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Stroke. 1995 Jun;26(6):919-23.

Community-based stroke incidence trends from the 1970s through the 1980s in East Germany.

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Centre for Epidemiology and Health Research Berlin, Zepernick, Germany.



Stroke mortality has declined in most industrialized countries, but incidence rates have increased in some populations while they remained stable or even decreased in others. This study reports stroke incidence trends in East Germany over the past decades.


Prospective community-based stroke registers were run in East Germany over two different time periods: 1972 through 1973 in the Berlin-Lichtenberg district and 1985 through 1988 in 14 districts in the central and southern part of the country. Stroke cases were collected and validated in a uniform way using both the World Health Organization (WHO) recommendations for community stroke registers and the guidelines of the WHO MONICA protocol.


Annual age-adjusted incidence rates of first-ever strokes rose among men aged 25 to 64 years from 48.4 per 100,000 in 1972 through 1973 to 88.0 per 100,000 in 1985 through 1988 (P < .05); incidence rates remained unchanged among women in this age range (52.6 and 52.5 per 100,000, respectively). Age-specific incidence rates increased among men in all age groups up to 74 years. Rising stroke rates were also observed in women under 55 years and between the ages of 65 and 74 years, whereas in women aged 55 to 65 years incidence rates declined by more than a third (P < .05). During the period from 1985 through 1988, stroke rates did not change.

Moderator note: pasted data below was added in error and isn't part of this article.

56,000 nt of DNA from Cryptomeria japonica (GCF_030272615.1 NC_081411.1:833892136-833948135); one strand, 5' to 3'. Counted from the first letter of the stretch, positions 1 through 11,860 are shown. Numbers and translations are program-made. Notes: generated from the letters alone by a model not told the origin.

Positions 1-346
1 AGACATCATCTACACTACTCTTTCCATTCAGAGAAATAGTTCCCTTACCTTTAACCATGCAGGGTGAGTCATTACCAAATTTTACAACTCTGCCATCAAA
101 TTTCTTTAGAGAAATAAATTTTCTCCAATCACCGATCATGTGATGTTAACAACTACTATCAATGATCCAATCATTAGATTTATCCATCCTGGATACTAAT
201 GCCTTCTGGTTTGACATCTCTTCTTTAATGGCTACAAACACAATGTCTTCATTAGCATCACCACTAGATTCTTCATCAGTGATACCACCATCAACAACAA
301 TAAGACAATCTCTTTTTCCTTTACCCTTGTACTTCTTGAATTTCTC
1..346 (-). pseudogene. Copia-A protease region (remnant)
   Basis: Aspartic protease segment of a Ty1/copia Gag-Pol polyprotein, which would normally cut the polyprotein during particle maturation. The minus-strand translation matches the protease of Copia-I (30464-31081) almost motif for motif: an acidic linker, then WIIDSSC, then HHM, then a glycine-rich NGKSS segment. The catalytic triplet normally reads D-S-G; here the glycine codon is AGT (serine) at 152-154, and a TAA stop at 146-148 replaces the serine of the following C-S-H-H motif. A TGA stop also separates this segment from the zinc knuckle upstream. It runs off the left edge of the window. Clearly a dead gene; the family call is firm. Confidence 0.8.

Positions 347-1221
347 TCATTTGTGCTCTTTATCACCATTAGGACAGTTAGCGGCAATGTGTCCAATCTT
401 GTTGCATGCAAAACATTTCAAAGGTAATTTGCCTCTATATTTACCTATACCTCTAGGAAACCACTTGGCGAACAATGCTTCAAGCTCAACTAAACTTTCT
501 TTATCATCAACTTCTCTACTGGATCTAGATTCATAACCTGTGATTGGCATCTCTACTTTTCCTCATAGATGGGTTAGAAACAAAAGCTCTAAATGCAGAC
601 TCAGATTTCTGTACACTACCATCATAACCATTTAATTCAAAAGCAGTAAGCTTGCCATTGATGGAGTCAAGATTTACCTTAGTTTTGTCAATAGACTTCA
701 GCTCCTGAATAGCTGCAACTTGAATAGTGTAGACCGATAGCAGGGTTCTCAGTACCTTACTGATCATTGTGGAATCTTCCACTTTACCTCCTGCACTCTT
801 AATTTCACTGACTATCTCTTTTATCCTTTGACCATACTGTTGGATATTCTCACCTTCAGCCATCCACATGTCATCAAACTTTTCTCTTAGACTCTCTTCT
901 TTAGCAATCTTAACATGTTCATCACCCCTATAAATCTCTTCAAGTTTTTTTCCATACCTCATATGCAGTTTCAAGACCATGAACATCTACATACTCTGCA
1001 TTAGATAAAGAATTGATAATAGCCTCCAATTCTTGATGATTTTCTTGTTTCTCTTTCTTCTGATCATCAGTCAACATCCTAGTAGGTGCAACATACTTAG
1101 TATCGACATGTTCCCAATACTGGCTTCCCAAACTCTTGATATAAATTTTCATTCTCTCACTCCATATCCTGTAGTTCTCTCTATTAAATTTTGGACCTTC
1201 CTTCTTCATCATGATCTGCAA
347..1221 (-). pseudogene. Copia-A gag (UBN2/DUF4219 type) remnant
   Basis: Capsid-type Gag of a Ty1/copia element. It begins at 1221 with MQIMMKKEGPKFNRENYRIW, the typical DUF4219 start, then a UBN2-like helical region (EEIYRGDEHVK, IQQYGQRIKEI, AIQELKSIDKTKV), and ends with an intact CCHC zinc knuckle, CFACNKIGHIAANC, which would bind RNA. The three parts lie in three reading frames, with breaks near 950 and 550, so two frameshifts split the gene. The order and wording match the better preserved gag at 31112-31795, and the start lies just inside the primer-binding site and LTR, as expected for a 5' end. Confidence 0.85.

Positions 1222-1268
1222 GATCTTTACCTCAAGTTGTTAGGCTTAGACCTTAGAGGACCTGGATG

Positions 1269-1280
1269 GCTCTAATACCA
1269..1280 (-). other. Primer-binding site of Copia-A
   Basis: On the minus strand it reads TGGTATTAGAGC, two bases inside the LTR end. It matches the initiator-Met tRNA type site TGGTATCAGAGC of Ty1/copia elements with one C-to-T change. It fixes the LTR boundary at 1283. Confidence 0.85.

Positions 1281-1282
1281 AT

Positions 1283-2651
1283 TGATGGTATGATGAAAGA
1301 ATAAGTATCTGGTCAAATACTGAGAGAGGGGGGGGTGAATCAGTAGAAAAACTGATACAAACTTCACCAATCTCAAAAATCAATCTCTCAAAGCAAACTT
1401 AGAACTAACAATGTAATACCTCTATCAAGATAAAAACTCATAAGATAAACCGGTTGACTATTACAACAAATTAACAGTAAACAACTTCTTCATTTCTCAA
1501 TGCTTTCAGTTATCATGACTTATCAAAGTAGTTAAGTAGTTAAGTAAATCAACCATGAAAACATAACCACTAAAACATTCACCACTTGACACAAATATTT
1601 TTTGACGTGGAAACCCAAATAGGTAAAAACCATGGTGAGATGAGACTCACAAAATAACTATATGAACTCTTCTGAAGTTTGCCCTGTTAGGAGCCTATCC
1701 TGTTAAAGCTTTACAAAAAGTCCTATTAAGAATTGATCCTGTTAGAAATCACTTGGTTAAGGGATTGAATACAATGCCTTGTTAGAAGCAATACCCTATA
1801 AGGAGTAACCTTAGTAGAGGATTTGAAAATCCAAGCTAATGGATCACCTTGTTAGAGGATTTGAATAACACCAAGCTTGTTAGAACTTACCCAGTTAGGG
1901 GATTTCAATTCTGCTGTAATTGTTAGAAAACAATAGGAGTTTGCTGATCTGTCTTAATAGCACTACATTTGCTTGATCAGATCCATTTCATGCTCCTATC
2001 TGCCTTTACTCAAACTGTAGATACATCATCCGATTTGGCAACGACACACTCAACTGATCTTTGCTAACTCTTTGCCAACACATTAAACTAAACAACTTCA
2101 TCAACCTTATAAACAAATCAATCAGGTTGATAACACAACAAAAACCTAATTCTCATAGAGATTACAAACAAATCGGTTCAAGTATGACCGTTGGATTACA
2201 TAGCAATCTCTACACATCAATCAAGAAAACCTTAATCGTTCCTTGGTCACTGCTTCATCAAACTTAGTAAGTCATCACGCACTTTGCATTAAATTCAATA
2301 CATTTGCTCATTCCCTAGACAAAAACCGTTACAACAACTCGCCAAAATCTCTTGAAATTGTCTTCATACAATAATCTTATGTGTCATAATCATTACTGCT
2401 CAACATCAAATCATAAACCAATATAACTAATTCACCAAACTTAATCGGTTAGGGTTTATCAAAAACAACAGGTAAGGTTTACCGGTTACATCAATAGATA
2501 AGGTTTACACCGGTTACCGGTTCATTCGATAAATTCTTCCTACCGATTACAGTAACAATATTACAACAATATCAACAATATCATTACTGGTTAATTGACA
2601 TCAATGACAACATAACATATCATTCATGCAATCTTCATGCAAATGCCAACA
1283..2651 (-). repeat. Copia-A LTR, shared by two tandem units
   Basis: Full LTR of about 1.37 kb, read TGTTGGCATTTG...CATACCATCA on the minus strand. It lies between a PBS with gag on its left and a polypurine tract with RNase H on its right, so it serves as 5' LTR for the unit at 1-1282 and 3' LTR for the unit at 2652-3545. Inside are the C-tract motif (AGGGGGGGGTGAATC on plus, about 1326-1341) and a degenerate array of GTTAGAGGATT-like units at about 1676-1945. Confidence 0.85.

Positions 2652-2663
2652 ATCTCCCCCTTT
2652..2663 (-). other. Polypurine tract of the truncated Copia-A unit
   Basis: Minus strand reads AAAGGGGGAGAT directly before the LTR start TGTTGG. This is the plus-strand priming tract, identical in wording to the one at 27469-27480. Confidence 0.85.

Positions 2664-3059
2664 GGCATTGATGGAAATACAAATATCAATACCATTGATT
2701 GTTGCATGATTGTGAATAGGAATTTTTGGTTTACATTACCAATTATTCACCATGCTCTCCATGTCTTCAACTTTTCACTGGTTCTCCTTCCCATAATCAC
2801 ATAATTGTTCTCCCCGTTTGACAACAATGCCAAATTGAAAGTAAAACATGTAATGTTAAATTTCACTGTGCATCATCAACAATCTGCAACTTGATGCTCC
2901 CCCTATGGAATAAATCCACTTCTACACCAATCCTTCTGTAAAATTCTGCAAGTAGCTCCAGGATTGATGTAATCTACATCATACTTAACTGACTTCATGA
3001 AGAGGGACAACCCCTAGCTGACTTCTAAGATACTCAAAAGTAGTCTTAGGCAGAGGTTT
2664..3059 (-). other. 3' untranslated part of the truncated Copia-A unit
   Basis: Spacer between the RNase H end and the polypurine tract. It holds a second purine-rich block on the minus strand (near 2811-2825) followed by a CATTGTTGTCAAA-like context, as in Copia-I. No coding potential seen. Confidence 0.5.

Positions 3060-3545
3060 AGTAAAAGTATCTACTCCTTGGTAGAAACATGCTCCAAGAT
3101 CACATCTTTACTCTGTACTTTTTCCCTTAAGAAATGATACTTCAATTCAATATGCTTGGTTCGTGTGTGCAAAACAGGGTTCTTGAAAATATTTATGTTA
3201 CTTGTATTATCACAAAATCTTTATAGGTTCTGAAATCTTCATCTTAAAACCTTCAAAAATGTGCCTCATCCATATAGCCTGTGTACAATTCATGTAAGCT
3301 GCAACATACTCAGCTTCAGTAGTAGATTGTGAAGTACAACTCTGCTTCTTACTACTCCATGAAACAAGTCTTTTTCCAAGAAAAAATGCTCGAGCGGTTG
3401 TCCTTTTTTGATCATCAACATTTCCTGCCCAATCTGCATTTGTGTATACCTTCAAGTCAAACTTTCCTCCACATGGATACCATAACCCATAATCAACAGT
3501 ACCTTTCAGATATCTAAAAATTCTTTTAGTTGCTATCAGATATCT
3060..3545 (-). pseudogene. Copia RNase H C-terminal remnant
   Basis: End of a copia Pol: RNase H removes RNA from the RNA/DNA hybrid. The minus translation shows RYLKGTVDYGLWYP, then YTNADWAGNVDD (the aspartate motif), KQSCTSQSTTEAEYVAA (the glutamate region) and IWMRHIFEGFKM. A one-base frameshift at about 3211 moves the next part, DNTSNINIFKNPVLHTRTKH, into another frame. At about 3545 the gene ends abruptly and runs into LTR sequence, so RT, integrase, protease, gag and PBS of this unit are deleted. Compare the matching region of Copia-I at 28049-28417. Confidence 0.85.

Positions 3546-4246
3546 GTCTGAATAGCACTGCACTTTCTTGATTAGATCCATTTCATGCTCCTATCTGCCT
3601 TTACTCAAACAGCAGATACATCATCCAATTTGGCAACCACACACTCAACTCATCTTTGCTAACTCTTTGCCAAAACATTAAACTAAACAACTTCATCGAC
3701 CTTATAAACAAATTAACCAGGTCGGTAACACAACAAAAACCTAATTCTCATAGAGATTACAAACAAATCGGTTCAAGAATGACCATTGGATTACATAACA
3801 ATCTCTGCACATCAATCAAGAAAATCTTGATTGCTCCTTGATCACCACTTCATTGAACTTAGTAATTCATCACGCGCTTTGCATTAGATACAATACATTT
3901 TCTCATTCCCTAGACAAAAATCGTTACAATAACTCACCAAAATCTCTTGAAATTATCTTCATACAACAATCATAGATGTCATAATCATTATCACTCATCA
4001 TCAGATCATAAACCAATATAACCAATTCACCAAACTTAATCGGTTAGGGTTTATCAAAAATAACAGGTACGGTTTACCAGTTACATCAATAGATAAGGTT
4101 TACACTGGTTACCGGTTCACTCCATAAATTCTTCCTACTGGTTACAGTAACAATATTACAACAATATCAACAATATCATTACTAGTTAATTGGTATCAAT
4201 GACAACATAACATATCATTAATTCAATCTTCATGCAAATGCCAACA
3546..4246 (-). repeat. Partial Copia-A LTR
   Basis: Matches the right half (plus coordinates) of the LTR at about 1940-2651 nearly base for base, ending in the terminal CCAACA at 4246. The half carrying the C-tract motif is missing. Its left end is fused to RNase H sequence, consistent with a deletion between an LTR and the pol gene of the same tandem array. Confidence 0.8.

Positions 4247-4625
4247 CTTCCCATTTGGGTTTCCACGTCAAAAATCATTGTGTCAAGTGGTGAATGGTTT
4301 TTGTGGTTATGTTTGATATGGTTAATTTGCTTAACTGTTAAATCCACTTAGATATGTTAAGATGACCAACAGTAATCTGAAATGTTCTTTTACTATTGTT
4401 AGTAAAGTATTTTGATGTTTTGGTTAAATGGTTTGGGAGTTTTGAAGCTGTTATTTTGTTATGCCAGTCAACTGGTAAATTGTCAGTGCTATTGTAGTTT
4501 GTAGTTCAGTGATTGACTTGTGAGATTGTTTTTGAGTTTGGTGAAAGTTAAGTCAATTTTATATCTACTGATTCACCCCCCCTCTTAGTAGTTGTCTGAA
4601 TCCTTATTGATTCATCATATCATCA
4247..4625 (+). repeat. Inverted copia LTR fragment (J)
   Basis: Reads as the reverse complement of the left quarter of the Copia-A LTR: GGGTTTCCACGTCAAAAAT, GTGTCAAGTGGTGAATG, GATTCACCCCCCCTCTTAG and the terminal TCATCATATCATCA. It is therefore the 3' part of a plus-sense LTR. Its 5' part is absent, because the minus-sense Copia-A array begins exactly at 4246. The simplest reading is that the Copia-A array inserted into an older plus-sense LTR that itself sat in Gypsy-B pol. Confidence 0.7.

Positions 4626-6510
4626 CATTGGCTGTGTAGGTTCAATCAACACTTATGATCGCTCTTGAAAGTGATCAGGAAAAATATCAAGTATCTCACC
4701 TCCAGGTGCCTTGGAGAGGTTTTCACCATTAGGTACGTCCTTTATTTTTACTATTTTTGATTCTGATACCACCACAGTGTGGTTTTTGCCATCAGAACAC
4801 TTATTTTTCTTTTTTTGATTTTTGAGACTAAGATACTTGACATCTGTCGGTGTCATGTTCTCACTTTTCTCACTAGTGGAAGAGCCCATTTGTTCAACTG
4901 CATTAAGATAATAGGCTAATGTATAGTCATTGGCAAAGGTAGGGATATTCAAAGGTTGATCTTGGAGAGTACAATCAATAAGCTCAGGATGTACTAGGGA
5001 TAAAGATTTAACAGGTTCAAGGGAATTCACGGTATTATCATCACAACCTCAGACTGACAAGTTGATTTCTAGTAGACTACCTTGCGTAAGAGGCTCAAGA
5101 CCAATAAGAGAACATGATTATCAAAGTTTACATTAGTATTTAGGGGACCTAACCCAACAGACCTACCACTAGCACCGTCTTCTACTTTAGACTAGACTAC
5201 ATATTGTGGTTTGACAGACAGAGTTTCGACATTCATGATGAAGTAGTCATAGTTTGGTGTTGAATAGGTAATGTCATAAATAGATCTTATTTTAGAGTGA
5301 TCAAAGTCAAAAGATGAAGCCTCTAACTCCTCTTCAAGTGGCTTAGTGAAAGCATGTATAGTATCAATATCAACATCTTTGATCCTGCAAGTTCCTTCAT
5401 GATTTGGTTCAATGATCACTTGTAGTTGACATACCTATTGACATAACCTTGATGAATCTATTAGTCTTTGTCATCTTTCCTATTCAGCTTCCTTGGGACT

An increase in stroke incidence was detected that can be associated with a deteriorating risk factor profile in the East German population and, in particular, with hypertension in men.

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